(My Gypsy Caravan), a name which he kept, and it became one of the two main centers of a communion with out-of-doors which thenceforth was to last to the end of his life.The picture is a sweeping tableau of the evanescent qualities of loveliness which sunlight confers upon the world of nature wherever it may fall or be reflected. Fashioned by an artistic whose eyes and sensibility were formed to receive the sense of beauty not through direct perception of the subject but through the atmosphere which envelopes all things, it weaves from the luminosities of a simple but carefully arranged interior with table, chairs, and human figure, combined with garden and landscape, a form and color pattern which lifts the view and each object within it from its physical identity to the plane of lyric poetry. In the activity of light and color from which Bonnard assembles the elements of a new and enhanced sense of beauty of his surroundings, he has in this work not only presented the warmth and stillness of a summer afternoon in the north of France in a way that immediately draws us into the scene, but he has given each object and figure the character which we feel instinctively is its own in terms of his view and thus presents a particular environment in which we feel, with him, the most pleasurable privacy and intimacy.Some years later, after he had passed fifty, Bonnard turned again to the combined interior and exterior view as the basis of several of his largest and most important compositions, notably The Phillips Memorial Gallery's The Palm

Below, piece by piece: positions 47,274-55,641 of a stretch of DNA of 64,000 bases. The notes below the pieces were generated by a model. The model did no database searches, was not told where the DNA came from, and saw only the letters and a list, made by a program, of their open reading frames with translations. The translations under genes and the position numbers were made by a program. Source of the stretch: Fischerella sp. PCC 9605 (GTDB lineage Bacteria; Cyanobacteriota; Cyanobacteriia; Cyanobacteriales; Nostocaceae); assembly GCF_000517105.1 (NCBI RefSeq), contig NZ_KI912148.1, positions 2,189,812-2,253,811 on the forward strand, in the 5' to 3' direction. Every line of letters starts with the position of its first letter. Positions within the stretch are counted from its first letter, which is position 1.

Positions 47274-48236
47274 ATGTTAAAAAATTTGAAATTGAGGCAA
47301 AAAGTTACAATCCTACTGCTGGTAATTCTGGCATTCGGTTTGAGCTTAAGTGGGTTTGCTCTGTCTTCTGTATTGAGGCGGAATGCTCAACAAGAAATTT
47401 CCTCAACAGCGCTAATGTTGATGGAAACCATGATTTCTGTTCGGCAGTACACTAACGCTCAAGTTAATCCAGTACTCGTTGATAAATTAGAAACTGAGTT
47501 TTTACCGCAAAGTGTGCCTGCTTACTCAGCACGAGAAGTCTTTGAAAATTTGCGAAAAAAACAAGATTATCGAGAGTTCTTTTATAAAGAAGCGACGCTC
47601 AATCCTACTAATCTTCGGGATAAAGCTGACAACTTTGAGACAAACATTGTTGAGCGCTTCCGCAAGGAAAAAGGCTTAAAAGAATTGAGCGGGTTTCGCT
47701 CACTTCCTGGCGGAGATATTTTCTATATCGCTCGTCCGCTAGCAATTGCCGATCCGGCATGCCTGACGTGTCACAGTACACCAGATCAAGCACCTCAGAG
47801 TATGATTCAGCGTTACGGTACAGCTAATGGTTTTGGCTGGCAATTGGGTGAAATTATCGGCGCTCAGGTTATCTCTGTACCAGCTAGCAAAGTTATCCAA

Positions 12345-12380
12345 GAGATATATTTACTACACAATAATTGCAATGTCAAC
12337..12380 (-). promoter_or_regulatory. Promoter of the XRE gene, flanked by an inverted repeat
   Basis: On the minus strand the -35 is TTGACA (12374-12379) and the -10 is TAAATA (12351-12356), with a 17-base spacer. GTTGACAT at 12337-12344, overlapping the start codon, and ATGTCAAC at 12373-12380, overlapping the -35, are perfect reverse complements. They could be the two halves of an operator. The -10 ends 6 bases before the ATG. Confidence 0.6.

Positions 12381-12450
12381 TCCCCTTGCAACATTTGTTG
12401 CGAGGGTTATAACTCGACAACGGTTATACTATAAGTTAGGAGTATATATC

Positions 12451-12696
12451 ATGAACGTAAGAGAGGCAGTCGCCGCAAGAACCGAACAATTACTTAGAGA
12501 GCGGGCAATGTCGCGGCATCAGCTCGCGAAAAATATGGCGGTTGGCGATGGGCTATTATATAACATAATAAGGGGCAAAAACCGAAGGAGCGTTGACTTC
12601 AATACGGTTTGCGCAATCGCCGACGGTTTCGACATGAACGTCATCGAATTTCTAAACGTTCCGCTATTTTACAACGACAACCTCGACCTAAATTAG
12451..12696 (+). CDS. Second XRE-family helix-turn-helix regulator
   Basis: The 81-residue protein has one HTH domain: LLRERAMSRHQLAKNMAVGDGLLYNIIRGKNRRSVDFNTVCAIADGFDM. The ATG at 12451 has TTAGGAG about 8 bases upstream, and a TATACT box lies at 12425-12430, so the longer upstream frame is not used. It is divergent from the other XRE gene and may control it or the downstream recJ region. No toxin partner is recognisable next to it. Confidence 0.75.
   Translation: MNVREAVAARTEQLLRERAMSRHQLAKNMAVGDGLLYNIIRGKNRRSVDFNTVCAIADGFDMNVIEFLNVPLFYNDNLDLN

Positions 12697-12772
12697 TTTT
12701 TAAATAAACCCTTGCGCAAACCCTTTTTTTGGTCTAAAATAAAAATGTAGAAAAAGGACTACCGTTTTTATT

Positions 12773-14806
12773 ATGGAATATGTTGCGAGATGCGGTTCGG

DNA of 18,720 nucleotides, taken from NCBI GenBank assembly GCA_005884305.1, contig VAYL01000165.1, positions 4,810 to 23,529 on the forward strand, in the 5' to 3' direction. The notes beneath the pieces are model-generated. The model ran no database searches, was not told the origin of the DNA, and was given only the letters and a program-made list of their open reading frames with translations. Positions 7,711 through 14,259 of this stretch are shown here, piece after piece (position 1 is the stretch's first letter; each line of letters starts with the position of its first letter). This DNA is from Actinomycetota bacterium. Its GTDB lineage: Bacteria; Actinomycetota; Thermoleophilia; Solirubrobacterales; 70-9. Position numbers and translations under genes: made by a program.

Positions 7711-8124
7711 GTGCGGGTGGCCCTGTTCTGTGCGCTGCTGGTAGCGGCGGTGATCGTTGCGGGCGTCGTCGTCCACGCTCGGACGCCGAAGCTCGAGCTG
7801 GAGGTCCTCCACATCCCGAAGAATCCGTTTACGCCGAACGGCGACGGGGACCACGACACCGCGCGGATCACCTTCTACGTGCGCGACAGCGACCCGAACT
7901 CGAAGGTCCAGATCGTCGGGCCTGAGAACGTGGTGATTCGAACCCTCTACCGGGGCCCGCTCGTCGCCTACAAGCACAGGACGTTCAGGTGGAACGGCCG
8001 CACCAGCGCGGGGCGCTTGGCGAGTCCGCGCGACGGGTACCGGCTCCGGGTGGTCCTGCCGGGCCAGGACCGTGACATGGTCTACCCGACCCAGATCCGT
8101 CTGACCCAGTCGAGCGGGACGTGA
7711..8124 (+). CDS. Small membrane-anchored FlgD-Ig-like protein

and The Open Window,
and The Museum of Modern Art's Breakfast Room.
The Institute's Dining Room in the Country
painted nearly a decade before the first of these pictures, announces them in a work which goes beyond any of them in range of light quality treated—from broad open sky to blocked corners of a sheltered interior; in the expanse of landscape presented—a complete picture in itself, although less than half the total composition; and in size—it measures 63 by 80 inches, one of the largest canvases Bonnard ever painted. The Impressionists of the 1880s and 1890s, the most characteristic features of whose technique formed the lifelong basis of Bonnard's own method, would have caught their breaths before the scale, breadth of view and range of effects which broken color, now mixed rather than pure, has been made in this work to articulate the perception of nature through atmosphere.One is tempted to consider Edouard Manet's dramatic figure group, The Balcony,